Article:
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A review on Environmental Kuznets Curve hypothesis using bibliometric and meta-analysis
- Sarkodie, Samuel Asumadu, Strezov, Vladimir
- The Science of the total environment 2019 v.649 pp. 128-145
- biodiversity, coasts, computer software, econometrics, environmental policy, freshwater, income, meta-analysis, models, oceans, systematic review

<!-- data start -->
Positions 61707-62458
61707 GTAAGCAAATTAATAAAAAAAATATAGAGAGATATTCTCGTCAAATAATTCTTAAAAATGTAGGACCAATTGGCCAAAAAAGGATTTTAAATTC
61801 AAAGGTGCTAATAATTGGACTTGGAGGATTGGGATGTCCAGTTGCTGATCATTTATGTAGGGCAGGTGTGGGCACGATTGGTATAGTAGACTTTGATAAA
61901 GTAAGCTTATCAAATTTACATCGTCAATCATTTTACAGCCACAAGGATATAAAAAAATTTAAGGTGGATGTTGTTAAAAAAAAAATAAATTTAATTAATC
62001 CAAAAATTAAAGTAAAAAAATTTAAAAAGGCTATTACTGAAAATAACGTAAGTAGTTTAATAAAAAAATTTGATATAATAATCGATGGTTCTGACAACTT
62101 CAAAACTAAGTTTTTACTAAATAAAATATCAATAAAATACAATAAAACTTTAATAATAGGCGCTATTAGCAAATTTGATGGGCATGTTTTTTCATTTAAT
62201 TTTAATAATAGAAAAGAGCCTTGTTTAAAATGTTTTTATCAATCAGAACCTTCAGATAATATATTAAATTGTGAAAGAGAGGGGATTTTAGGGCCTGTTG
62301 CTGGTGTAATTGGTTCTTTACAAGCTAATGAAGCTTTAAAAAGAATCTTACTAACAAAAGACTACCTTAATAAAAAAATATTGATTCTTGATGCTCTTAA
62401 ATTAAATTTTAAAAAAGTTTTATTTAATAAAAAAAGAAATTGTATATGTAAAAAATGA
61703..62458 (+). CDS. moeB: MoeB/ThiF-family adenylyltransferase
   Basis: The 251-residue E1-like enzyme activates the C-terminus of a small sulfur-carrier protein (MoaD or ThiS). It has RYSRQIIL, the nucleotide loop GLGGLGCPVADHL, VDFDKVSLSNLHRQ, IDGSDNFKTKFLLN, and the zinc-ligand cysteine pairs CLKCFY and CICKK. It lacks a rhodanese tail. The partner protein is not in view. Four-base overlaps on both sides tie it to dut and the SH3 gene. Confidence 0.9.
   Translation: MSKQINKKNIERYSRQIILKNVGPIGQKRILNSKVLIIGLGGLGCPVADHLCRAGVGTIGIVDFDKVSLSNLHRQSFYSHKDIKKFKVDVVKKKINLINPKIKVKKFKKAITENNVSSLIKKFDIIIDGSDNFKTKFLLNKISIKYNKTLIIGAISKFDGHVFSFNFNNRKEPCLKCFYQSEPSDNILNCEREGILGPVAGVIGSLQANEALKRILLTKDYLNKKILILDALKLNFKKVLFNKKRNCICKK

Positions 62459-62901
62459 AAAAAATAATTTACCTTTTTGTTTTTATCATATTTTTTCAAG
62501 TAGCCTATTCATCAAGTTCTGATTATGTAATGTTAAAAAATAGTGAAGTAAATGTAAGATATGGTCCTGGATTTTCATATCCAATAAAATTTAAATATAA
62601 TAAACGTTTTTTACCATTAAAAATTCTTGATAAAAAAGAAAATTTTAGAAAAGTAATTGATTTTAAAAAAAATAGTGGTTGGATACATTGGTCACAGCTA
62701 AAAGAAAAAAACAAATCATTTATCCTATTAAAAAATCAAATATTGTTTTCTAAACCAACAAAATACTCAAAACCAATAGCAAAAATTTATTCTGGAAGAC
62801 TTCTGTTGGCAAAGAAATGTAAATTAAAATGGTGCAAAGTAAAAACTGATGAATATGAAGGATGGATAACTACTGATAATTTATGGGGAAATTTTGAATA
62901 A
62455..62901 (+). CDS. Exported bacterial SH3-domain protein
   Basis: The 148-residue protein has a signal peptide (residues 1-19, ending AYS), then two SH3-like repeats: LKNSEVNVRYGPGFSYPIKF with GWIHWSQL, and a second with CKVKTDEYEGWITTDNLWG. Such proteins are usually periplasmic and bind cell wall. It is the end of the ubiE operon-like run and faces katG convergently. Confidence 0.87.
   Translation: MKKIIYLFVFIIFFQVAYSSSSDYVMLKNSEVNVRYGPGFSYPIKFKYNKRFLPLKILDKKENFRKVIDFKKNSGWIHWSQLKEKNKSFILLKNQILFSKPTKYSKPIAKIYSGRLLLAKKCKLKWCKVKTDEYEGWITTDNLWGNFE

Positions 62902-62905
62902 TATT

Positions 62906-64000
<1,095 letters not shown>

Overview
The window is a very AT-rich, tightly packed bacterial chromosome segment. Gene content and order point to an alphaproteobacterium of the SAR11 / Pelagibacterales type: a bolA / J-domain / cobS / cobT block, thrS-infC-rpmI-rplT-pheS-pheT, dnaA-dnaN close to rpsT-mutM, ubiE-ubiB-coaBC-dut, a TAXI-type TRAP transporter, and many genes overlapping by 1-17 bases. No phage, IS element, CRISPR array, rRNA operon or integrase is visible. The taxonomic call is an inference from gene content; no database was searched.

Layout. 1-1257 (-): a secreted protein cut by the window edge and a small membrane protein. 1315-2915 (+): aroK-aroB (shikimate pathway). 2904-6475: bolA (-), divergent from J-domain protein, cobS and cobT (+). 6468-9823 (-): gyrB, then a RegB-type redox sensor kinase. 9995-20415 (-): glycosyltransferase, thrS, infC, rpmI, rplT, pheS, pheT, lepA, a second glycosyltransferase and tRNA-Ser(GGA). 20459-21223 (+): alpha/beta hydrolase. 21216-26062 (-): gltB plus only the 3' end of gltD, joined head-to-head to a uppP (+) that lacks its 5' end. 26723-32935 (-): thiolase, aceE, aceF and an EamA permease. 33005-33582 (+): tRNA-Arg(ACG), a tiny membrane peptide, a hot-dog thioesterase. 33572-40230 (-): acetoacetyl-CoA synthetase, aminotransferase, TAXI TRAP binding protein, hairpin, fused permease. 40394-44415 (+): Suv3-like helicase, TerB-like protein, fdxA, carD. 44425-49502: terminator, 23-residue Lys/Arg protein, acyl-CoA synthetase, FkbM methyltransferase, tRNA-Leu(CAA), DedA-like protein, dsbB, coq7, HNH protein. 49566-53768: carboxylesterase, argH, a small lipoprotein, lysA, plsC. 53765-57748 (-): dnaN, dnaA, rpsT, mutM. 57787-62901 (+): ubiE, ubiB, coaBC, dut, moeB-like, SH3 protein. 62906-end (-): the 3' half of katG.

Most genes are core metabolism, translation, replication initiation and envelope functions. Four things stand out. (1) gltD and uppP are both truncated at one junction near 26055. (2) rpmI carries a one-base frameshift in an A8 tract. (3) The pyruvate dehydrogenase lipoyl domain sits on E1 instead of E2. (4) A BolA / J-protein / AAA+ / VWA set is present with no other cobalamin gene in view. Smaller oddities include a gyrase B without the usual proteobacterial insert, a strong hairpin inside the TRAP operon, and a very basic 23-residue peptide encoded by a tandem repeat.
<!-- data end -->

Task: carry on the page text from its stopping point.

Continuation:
- The Environmental Kuznets Curve (EKC) hypothesis dates back in decades and is still topical presently due to its importance in environmental policy formulation. There are several systematic reviews of the EKC hypothesis using traditional review method. However, this review employs bibliometric and meta-analysis to track historical trends on the theme using the VOSviewer software and meta-analytic methods. The review translates the network analysis into visualized forms based on authors' contribution, the impact of the research by countries, citations count, and text corpus modeling using a network data extracted from Web of Science. The meta-analysis reveals that the collection of studies that validate the inversed-U shaped relationship has an average of US$8910 as the turning point of annual income level. Low income and middle-income countries are found below the thresholds of annual income level while high-income countries are above. Heterogeneity is confirmed among turning point in studies on EKC hypothesis due to differences in the period of study and econometric methods used in model estimation. The empirical findings reveal that most of the studies on EKC hypothesis are based on atmospheric indicators, while literature is sporadic and limited on EKC hypothesis which employs land indicators, oceans, seas, coasts and biodiversity indicators, and freshwater indicators.